International freelance journalist, author, and advocate for addiction recovery, Shannon Egan of Salt Lake City, Utah, debuts her first memoir: NO TOURISTS ALLOWED: Seeking Inner Peace and Sobriety in War-Torn Sudan.
Her story is set in Khartoum where Egan worked as a freelance journalist for the Integrated Regional Information Networks (IRIN), an award-winning humanitarian news and analysis service, and former project of the United Nations Office for the Coordination of Humanitarian Affairs.
Egan worked in Sudan from 2004-2006 when the Comprehensive Peace Agreement was signed between the Sudan People's Liberation Movement (SPLM) and the Government of Sudan. The CPA was meant to end the Second Sudanese Civil War, develop democratic governance countrywide, and share oil revenues. It further set a timetable by which Southern Sudan had a referendum on its independence.
For IRIN, Egan reported on a variety of subjects including the genocide, Dr. John Garang’s untimely and shocking death, women and children incarcerated in Omdurman’s prison, Khartoum’s tea ladies, and the issue of female genital mutilation. While there, Egan also wrote for the Forced Migration Review, Al Bab and the Khartoum Monitor.
Egan says while working in Sudan she learned about the critical role the media plays in any given situation. "I know from personal connections that the Sudanese are highly intelligent individuals. They are passionate about figuring out how to solve their issues and they trust in the media to lead the way. The problem with this is the media too often exploits their conflicts for financial gain, which further exacerbates Sudan's ongoing instability.”
Egan's book highlights the challenges of good journalism and the responsibilities of writers educating the public on world-wide humanitarian issues. She agrees with Mahatma Gandhi that the sole aim of journalism should be service. “Every word published should be presented in a way that empowers individuals, communities, and readers to affect positive change. Otherwise, what’s the point?”
A referendum took place in Southern Sudan from 9 to 15 January 2011, on whether the region should remain a part of Sudan or become independent. The referendum was one of the consequences of the 2005 Naivasha Agreement between the Khartoum central government and the Sudan People's Liberation Army/Movement (SPLA/M).
A simultaneous referendum was supposed to be held in Abyei on whether to become part of Southern Sudan but it has been postponed due to conflict over demarcation and residency rights. On 7 February 2011, the referendum commission published the final results, with 98.83% voting in favor of independence. While the ballots were suspended in 10 of the 79 counties for exceeding 100% of the voter turnout, the number of votes were still well over the requirement of 60% turnout, and the majority vote for secession is not in question. Sudan became independent state was 9 July 2011.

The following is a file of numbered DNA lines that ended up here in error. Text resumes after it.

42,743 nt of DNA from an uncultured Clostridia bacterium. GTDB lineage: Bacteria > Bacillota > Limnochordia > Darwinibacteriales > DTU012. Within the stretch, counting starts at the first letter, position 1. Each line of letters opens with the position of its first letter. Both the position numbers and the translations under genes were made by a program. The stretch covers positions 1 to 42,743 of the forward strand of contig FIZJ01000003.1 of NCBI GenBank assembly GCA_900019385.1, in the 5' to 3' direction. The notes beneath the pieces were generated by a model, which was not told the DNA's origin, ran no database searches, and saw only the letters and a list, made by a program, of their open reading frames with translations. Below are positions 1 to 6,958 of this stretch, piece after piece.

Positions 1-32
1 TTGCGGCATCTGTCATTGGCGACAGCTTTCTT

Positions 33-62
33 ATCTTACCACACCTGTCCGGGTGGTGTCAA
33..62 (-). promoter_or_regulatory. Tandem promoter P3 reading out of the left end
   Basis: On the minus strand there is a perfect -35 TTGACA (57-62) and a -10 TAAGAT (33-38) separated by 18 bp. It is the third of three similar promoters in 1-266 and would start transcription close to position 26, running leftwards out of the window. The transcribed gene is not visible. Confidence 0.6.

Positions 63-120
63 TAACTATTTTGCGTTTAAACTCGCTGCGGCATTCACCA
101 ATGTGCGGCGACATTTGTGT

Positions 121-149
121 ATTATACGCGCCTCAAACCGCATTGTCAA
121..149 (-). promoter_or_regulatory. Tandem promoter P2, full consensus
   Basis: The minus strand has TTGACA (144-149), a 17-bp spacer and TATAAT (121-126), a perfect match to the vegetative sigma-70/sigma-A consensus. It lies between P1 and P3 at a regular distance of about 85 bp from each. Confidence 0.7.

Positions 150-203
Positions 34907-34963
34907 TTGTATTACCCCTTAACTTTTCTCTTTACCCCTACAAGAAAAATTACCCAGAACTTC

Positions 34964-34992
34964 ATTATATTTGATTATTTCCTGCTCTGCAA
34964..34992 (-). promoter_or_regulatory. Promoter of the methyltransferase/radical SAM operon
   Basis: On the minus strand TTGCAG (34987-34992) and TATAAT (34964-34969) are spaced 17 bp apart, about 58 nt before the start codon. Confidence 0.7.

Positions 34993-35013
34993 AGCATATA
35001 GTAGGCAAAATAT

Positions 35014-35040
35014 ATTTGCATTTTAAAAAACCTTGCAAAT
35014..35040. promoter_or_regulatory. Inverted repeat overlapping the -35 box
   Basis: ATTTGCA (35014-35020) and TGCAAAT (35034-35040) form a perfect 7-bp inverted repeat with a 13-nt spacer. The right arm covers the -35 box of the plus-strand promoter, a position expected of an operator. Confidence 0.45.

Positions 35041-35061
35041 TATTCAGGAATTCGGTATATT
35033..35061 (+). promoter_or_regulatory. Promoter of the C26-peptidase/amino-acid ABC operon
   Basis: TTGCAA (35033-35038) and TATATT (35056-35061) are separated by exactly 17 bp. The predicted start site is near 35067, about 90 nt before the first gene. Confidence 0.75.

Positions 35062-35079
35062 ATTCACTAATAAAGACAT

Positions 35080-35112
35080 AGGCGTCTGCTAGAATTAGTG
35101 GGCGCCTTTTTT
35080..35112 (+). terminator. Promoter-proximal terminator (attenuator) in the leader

Egan has dedicated her book to her ‘brave and spirited Sudanese friends'. She says she can’t imagine growing up in a war-zone and then trying to establish peace in a land ruled by such radical uncertainty. The violence she witnessed in Sudan left her unsettled her for years.
“My hope is that the Sudanese can reflect on how far they’ve come. The key to this is focusing on the peace-building that is currently happening in their post-independent countries—even if it is happening in only two percent. While there, I saw tremendous change being implemented from the ground up. Where are the stories that highlight those milestones? They need to be told so that the Sudanese can celebrate their strength of character and remember how dedicated they truly are to peace.”
Egan currently works as the Development Director for USARA, Utah’s statewide Recovery Community Organization, and as a Recovery Advocate for the National Recovery Movement in order to reduce the stigma surrounding addiction as well as barriers to sustaining long-term recovery. Egan is in long-term recovery from drug and alcohol addiction. In her book, she highlights her struggle with addiction, which flared up while reporting under extreme duress in Sudan’s unstable environment. Previously, Egan wrote for the United Nations Population Fund in New York City.
Egan’s book is available in eBook and paperback form.